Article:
Earlier this month, it was reported that hackers managed to breach the bug database of Mozilla. From here, the attackers accessed 185 non-public bugs for the popular Internet browser Firefox, 53 of which were categorized as “severe vulnerabilities.” At least one of these has been used in the wild, against visitors of a Russian news site.
Now, it might not just be Mozilla’s non-public bugs that are under threat. A security company has discovered how to obtain high-level permissions on Bugzilla, the vulnerability database used by Mozilla as well as a host of open-source projects and private businesses. These databases contain all sorts of sensitive information, including details on vulnerabilities that organizations have been told about, but are yet to fix. From here, it is potentially possible for an attacker to view details on unpatched problems, which could then be deployed against people who use Mozilla products, or any of the other affected pieces of software.
When an organization employee or contributor, likely part of a security team, creates an account on Bugzilla, they will be sent a verification email, to check they do indeed own the address. But the bug, discovered by PerimeterX and written up by senior vulnerability researcher Netanel Rubin, allows anybody to create an account looking like it comes from a specific organization, even if they don’t work for it.
By registering on Bugzilla with an email address of exactly 255 bytes, including the domain of the target organization, instead of rejecting the large string, Bugzilla’s database trims the data down so it fits into the appropriate column. On the end of this, a hacker attaches a domain they own.
This results in the verification email to join Bugzilla being sent to an account controlled by the hacker, but being given the access allowed to the target.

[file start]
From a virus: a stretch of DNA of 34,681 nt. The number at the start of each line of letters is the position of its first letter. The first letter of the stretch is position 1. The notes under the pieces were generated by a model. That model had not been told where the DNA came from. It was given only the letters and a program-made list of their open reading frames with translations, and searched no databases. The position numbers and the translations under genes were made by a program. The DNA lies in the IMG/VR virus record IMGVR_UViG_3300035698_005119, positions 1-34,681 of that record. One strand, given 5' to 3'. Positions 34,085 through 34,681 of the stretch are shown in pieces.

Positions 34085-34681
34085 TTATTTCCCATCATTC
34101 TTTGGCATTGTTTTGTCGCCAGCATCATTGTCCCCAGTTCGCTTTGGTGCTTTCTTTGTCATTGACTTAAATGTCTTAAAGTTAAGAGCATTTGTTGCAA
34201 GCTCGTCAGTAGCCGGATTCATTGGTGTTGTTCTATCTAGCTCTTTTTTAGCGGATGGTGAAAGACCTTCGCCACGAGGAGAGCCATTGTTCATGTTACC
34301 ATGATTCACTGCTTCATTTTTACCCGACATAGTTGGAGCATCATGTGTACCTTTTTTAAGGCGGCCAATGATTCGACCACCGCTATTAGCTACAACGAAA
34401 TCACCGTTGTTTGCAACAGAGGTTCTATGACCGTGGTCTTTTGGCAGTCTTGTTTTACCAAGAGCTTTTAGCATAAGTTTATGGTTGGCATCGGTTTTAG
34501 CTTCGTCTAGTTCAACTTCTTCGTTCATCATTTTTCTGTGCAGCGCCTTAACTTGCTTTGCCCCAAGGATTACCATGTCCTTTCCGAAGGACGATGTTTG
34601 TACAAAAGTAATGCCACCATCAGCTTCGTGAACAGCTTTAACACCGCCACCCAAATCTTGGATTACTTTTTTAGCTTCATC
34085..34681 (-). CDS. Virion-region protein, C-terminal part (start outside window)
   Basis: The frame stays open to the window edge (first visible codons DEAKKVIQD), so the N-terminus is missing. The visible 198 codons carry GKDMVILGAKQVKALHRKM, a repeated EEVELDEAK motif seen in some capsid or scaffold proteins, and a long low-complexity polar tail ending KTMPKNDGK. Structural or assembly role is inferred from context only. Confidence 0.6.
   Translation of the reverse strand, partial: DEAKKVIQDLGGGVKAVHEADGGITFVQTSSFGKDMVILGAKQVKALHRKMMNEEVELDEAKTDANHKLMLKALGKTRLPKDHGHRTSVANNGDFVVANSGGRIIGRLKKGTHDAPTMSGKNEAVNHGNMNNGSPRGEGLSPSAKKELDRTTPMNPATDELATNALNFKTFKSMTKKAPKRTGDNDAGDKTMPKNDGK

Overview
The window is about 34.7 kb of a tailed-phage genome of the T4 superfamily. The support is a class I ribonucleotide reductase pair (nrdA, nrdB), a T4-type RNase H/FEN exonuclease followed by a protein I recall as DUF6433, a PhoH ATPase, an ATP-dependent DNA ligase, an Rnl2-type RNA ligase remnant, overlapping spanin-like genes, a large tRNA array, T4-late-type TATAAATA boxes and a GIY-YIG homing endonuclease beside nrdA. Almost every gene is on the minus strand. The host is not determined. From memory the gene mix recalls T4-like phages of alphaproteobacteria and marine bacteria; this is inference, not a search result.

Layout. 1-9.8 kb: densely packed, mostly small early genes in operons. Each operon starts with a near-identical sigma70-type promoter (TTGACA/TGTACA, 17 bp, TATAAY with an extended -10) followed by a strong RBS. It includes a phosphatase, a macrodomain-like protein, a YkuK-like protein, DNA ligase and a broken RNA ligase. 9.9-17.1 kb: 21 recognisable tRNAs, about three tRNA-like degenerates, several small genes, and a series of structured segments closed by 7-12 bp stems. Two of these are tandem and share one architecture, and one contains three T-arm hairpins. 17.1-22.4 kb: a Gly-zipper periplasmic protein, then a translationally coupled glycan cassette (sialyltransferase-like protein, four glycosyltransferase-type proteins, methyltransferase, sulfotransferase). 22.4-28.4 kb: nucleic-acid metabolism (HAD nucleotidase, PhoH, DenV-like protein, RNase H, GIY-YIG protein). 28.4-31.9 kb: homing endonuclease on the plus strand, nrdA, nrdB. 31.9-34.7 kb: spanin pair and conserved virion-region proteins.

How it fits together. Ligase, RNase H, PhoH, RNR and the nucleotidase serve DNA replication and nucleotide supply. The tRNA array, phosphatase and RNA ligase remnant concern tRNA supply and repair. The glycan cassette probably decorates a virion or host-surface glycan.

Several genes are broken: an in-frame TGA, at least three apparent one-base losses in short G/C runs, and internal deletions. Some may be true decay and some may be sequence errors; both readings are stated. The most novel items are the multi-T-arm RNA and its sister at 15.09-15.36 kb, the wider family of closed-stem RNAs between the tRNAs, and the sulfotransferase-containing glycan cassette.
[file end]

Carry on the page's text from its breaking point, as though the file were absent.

“This essentially performs a privilege-escalation attack, allowing us to obtain privileges we otherwise could not,” Rubin writes.
“Basically, anyone who uses Bugzilla,” who uses email based permissions is affected, Rubin told WIRED in a phone interview. That might include popular free software projects such as LibreOffice and Apache Project, as well as a number of Linux distributions, including Red Hat. 136 other projects are listed on the Bugzilla website, although that only includes public facing ones. “There are probably at least 10 times as many private ones,” the Bugzilla website reads.
It also affects Mozilla, who have already had a large cache of their non-public vulnerabilities accessed. In fact, this bug was tested on Mozilla’s Bugzilla.
And of course, it could also have a knock-on effect onto everyday users. Any vulnerabilities learned about by hackers by accessing a company’s Bugzilla system are ripe for being used.
Rubin told WIRED the bug has likely existed for around five to seven years, however it is impossible to tell whether it has been actively exploited.
How Severe Is This?
As for how worried the everyday person should be, the threat is pretty mild: it’s not clear whether the bug has been used maliciously in order to gain access to more juicy vulnerabilities, and Bugzilla patched the issue on September 10. In short, normal consumers don’t have to be immediately concerned.
But Bugzilla admins do need to take it seriously, and have to make sure to apply the fix, if they haven’t already. Bugzilla is used by some of the most popular software projects around, including the people who maintain the Firefox browser. Another worrying thing is how trivially the vulnerability can be exploited.
“It’s super easy. It’s just one simple request, and that’s it, you’re in,” Rubin continued. Once in, a hacker could potentially look at information concerning any vulnerabilities known to the product maintainers, but not yet patched. “The implications of this vulnerability are severe – it could allow an attacker to access undisclosed security vulnerabilities in hundreds of products,” Rubin’s writeup continues.